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Research Papers: Gas Turbines: Controls, Diagnostics, and Instrumentation

Experimental Analysis of a Waveguide Pressure Measuring System

[+] Author and Article Information
Matthew A. White

Compressor Research Laboratory, School of Aerospace Engineering, Georgia Institute of Technology, Atlanta, GA 30332maw@gatech.edu

Manuj Dhingra

Compressor Research Laboratory, School of Aerospace Engineering, Georgia Institute of Technology, Atlanta, GA 30332m.dhingra@gatech.edu

J. V. R. Prasad

Compressor Research Laboratory, School of Aerospace Engineering, Georgia Institute of Technology, Atlanta, GA 30332jvr.prasad@aerospace.gatech.edu

J. Eng. Gas Turbines Power 132(4), 041603 (Jan 26, 2010) (7 pages) doi:10.1115/1.3159387 History: Received March 24, 2009; Revised April 07, 2009; Published January 26, 2010; Online January 26, 2010

An infinite-line probe is commonly used to measure unsteady pressure in high-temperature environments while protecting the pressure transducer. In this study, an existing theoretical model is used to derive the response of a waveguide pressure measuring system. An ambient temperature centrifugal compressor rig acts as an experimental source of fluctuating pressure. The compressor is operated at different discrete rotational speeds, and the blade-passing frequencies are used to obtain frequency response data. In the experiments, pressure waves attenuated at a rate faster than that predicted by the theoretical model for a 0.322 m (12 in.) sensor offset. Furthermore, the decay in the magnitude of the pressure oscillations accelerated at blade-passing frequencies above 9 kHz. A unique contribution of this study is to show that whereas the experimentally observed overall attenuation is broadly consistent with the theoretical predictions, pressure oscillations corresponding to individual blade passages may be disproportionally attenuated.

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Copyright © 2010 by American Society of Mechanical Engineers
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Figures

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Figure 2

A sketch of the waveguide experimental setup. The longer sensor offset (0.322 m) is shown here.

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Figure 3

Theoretical bandwidth predictions with varying transducer offset length. The nominal value of offset L is 0.322 m.

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Figure 7

Theoretical and experimental results comparison for 0.178 m (7 in.) transducer offset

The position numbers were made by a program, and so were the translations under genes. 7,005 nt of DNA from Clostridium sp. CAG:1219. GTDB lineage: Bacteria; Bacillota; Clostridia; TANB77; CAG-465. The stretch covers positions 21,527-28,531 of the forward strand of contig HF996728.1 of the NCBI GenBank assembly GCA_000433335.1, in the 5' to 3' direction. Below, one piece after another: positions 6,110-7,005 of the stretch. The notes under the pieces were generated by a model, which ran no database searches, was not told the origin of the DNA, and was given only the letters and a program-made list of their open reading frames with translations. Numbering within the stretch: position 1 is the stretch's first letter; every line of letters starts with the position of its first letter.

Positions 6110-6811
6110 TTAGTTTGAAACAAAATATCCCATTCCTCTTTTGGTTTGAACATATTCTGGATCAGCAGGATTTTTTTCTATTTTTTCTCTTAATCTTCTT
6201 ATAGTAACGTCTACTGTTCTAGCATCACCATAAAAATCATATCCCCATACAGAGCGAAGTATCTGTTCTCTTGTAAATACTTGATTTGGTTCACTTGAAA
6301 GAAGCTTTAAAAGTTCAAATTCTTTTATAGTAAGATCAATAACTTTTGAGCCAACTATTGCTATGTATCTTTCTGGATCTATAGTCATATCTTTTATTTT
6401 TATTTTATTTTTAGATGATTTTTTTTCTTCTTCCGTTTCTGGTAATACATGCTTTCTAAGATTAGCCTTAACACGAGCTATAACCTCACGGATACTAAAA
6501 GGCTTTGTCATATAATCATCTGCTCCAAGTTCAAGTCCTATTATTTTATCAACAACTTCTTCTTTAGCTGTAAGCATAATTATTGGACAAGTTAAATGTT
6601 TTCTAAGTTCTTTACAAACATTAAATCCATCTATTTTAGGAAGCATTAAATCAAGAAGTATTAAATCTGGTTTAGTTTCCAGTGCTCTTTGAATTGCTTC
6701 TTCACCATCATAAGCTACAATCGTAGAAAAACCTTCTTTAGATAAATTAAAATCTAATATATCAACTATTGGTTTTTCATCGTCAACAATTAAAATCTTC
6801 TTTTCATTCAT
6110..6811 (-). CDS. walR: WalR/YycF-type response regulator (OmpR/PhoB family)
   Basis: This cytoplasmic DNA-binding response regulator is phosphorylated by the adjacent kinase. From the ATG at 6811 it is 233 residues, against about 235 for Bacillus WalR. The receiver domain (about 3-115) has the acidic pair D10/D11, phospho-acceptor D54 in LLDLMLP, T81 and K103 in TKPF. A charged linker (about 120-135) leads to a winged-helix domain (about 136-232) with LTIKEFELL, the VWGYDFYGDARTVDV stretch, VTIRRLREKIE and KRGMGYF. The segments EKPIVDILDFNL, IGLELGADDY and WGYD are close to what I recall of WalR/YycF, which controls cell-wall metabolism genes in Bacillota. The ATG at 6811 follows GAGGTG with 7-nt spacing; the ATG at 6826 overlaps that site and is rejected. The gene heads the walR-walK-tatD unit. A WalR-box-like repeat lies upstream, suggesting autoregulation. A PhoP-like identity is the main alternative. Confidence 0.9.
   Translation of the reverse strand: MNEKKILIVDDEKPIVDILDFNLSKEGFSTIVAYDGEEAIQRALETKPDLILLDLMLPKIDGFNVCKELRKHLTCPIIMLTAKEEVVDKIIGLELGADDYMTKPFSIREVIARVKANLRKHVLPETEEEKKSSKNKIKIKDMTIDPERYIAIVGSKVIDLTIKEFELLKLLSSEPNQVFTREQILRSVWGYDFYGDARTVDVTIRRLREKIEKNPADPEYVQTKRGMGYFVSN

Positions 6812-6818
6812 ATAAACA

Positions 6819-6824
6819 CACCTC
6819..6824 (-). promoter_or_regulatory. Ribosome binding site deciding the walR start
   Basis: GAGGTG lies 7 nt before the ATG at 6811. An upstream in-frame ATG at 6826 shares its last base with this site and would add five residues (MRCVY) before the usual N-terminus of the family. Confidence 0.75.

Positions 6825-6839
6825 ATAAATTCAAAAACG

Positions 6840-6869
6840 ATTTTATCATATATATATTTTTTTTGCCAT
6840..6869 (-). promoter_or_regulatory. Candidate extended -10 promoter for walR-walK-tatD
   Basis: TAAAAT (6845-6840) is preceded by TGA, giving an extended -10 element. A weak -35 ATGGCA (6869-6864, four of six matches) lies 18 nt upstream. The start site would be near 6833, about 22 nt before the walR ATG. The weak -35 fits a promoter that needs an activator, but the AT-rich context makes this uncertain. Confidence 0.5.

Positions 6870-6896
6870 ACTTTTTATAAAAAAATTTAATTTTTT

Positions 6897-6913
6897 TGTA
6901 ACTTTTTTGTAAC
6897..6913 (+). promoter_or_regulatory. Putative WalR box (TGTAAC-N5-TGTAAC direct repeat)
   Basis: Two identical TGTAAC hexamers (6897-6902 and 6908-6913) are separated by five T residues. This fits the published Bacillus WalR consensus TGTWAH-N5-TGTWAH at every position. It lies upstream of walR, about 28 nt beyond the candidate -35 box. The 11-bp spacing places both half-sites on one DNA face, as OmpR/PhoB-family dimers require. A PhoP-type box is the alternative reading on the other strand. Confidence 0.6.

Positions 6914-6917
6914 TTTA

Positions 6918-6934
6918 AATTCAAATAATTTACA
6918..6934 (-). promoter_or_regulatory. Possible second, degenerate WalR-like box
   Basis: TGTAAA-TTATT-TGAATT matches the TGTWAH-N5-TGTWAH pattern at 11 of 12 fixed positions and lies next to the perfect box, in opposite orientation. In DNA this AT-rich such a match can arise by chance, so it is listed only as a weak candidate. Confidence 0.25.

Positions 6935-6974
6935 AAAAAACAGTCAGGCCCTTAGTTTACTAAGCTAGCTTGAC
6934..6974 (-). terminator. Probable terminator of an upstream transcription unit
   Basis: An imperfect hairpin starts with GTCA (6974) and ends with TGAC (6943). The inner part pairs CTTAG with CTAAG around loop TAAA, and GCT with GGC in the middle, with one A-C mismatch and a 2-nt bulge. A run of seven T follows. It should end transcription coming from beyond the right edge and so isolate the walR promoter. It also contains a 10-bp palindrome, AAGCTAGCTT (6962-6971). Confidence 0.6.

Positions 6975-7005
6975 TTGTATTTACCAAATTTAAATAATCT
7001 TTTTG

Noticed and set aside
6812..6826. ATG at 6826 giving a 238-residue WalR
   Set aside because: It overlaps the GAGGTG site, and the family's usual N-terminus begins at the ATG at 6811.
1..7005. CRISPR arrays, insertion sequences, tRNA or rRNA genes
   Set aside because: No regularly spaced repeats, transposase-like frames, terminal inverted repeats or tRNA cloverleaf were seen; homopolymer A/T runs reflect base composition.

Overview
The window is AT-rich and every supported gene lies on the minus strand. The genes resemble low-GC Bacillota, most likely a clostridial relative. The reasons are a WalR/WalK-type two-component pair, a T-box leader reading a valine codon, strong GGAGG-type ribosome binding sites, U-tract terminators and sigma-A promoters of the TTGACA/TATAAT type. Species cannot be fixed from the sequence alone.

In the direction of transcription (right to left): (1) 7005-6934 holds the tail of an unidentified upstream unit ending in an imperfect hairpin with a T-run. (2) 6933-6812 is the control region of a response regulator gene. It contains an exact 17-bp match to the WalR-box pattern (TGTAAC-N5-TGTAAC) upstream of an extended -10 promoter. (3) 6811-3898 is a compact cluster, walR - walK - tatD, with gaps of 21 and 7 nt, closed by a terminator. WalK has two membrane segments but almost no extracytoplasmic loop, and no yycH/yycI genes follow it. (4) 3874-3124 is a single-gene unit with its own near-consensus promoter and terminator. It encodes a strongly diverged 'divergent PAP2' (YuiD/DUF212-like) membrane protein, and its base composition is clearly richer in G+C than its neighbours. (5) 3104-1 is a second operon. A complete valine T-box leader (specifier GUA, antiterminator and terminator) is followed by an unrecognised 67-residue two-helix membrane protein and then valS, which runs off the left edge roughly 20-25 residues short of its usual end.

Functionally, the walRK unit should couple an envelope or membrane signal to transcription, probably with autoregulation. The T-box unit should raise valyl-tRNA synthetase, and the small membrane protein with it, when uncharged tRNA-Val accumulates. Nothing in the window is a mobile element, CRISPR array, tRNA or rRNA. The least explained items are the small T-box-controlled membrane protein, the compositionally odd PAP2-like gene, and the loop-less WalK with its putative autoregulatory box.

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Figure 9

Theoretical and experimental results comparison for 0.178 m (7 in.) transducer offset while beginning measurement sequence at 4.26 kHz (twice the lowest rotational speed

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Figure 10

Raw pressure time trace for 1 kHz blade-passing frequency

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Figure 11

Pressure response for 2.8 kHz blade-passing frequency

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Figure 4

Theoretical bandwidth predictions with varying waveguide radius

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Figure 5

Pressure transducer volume comparisons

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Figure 6

Theoretical bandwidth predictions with varying temperature

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Figure 8

Theoretical and experimental results comparison for 0.322 m (12 in.) transducer offset

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Figure 12

Pressure response for 9.3 kHz blade-passing frequency

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Figure 13

Experimental pressure response for 2.8 kHz blade-passing frequency after Vv0 is shifted to account for time delay with 0.322 m between sensors

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Figure 14

Experimental pressure response for 9.3 kHz blade-passing frequency after Vv0 is shifted to account for time delay with 0.322 m between sensors

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Figure 1

Schematic of Georgia Tech centrifugal compressor setup

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